Feb. 8 (Bloomberg) -- Oman, whose banking industry more than doubled in five years, is close to finishing a draft rulebook for Islamic banking in the Gulf Arab country, said central bank governor Hamud al-Zadjali.
“We are preparing a rulebook for Islamic banking, and the first draft is almost complete,” al-Zadjali said in a phone interview today. The central bank met with local lenders on Jan. 25 to discuss the regulations, he said.
The guidelines won’t be completed before the banking law is amended by mid-year to incorporate lenders that comply with the religion’s ban on interest, al-Zadjali said. Oman approved the creation of two Islamic banks last year, Al Izz International Bank in October and Bank Nizwa in May.
Shariah-compliant banking will allow lenders in the country, home to almost three million people, the chance to tap growth in the global Islamic finance industry. Shariah financing is expanding as much as 16 percent a year and the industry may be valued at $1.5 trillion by the end of 2012, Raj Mohamed, managing director at Singapore-based consulting firm Five Pillars Pte, said Jan. 18.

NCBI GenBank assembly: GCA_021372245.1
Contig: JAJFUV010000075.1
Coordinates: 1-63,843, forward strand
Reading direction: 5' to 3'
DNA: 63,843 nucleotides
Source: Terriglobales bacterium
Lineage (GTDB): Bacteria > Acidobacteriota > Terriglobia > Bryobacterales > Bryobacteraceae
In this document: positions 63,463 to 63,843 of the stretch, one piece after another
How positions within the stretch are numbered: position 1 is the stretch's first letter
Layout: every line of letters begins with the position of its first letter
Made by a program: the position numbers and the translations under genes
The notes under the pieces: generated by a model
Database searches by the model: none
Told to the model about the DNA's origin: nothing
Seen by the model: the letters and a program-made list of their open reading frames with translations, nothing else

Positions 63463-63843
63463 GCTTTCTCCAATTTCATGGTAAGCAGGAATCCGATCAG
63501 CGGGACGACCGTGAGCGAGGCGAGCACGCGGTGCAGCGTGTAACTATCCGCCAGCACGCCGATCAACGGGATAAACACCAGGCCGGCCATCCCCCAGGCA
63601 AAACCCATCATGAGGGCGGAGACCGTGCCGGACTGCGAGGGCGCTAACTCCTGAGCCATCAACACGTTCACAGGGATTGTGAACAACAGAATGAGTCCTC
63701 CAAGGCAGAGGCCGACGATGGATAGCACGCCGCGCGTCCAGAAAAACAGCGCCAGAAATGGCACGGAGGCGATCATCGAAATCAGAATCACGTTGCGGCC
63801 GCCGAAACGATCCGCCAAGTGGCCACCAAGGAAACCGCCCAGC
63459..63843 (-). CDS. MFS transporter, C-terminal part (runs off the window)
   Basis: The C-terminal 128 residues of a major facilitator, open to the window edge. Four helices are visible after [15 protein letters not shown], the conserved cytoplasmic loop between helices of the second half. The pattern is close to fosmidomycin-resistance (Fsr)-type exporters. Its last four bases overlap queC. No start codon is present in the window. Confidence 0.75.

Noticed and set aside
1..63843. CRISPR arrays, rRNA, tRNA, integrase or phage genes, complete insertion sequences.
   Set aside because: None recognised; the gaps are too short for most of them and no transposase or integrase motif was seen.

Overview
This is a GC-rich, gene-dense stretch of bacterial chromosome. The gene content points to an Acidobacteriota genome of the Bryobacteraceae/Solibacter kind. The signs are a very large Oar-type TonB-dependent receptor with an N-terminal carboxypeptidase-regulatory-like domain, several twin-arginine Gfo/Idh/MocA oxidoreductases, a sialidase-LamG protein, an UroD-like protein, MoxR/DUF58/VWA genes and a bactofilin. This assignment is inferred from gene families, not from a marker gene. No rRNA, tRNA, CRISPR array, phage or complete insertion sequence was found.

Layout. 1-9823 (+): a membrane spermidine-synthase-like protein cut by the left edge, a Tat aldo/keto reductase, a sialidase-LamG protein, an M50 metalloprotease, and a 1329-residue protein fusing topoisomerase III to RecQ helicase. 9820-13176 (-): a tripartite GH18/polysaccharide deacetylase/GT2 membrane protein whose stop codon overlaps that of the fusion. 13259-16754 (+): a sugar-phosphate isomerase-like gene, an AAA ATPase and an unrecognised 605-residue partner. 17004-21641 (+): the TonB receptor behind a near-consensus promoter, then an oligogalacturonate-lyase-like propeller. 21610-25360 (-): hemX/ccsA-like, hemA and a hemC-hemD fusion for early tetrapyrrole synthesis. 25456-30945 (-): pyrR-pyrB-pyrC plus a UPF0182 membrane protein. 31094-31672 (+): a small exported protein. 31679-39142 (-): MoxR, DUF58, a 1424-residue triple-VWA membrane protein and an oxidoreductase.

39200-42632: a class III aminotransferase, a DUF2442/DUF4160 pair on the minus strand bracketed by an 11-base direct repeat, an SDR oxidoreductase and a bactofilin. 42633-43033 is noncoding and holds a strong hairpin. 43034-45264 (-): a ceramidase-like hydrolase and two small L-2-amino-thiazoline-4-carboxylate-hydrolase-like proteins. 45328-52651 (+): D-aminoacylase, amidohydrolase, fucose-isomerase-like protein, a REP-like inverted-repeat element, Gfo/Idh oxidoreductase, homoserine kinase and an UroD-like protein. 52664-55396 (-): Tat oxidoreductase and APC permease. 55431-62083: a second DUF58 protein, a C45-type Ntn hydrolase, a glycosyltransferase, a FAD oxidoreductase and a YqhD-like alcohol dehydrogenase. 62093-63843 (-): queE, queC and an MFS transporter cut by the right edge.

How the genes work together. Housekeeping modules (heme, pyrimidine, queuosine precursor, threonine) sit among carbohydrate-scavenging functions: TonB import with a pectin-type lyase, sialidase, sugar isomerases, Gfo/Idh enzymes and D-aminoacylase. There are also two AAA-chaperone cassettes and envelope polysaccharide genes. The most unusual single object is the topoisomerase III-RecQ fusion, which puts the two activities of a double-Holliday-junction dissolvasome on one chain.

Islamic banking assets may account for a 10th of Oman’s industry total within 12 months of starting services, Hilal Al Barwani, vice president of banking supervision at the central bank said Jan. 18. Oman’s banking assets jumped to 17.9 billion rials ($46.6 billion) in November from 7.02 billion rials the same month in 2006, according to central bank data.
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